As a young teenage girl, growing up the daughter of the pastor also exposed me to a lot of information which also meant that I had to mentally grow up quickly; especially since my grandmother’s job as a spiritual advisor did not end at the church’s door. From as early as I can remember our home became the meeting hub and house of refuge for many! From dusk till dawn, there was always someone in our house. Most of the people that she often counseled were not even a part of her small congregation, they attended other churches. Our house phone rang off the hook at all hours of the day and night, people calling in for prayer or advice concerning marital, family, job or health issues.
My grandmother would take in people that, for one reason or the other had nowhere else to go; men and women both locally and coming into the country would seek shelter at the house. At one point she even took in an entire family i.e. wife, husband and three children that had moved from one of the neighboring islands to Nassau and was seeking refuge. And although her seemingly “Mother Theresa” actions were noble, the decision to house the broke, broken, recovering or suffering left me in a very vulnerable and unprotected position as an impressionable little girl with a single elderly woman as my guardian. No doubt, my grandmother was a woman of faith, and possessed a heart of giving, she loved to serve and help the less fortunate. However, her beliefs coupled with her cultural upbringing and views on spiritual things led to a lot of decisions that I often questioned and rejected as a child and young adult. Hence, by the time I had turned twelve years old, I had already been a victim of molestation under the hands of two of the men that had sought shelter in my grandmother’s house.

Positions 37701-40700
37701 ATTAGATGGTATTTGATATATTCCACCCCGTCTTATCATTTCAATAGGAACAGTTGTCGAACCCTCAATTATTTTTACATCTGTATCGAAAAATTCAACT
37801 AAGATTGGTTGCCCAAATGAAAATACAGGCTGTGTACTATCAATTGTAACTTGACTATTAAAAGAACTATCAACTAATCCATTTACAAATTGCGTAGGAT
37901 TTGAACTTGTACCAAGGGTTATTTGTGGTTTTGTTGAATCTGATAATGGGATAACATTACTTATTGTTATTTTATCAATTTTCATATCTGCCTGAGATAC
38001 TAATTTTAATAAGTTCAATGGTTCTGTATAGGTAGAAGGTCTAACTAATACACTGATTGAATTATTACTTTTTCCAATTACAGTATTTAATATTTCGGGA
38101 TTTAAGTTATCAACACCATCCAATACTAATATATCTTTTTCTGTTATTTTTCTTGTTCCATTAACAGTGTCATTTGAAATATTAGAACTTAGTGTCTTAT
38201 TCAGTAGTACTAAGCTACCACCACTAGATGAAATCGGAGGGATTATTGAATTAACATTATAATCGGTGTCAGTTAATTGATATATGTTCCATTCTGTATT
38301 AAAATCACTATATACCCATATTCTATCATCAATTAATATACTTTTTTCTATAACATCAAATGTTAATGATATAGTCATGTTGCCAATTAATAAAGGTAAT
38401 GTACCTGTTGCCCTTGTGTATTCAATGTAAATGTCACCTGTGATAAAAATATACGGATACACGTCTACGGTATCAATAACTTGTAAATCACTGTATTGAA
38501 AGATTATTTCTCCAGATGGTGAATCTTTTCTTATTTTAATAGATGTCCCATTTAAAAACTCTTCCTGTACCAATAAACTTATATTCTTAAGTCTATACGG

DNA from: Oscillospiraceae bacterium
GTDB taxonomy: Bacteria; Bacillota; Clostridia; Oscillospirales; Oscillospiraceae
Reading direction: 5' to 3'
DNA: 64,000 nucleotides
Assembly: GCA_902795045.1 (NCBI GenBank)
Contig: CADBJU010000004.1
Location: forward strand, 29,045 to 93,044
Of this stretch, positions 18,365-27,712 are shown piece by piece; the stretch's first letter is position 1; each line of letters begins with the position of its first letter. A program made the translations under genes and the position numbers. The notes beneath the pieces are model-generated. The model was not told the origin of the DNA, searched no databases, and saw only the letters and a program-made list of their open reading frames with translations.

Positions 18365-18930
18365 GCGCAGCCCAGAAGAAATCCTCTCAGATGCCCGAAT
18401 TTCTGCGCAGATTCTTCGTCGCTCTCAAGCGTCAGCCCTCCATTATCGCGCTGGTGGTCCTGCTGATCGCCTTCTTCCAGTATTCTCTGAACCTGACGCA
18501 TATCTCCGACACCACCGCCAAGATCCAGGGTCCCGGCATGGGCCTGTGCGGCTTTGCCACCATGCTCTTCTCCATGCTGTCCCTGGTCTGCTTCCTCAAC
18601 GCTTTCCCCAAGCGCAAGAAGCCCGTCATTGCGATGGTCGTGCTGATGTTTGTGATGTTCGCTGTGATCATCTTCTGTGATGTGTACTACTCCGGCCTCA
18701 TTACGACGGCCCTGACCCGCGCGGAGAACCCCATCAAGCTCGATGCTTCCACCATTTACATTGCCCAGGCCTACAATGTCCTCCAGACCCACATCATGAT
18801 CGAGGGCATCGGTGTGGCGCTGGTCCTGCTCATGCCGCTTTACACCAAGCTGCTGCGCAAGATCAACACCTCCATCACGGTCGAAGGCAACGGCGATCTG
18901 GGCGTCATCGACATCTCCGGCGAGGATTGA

As I mentioned before, she was very rigid and old fashioned in her approach to child rearing so her belief was that children were only to speak when spoken to and she certainly did not spare the rod so I was always afraid to share any information that I thought would get me in trouble. By the time I had turned fourteen, my need to fill the void for love and affirmation led me into a ten-year long secret relationship with a man nineteen years my senior (that I had met in one of the sister churches), a relationship for which my grandmother was fully aware of and also approved. This ungodly and toxic relationship would soon become the direct cause of every encounter that would threaten the fabric of my faith and my life from that point on. By eighteen I had already experienced two near death encounters and a host of other dramatic experiences- all within the four walls of the two places that should have been a safe haven- the church and home.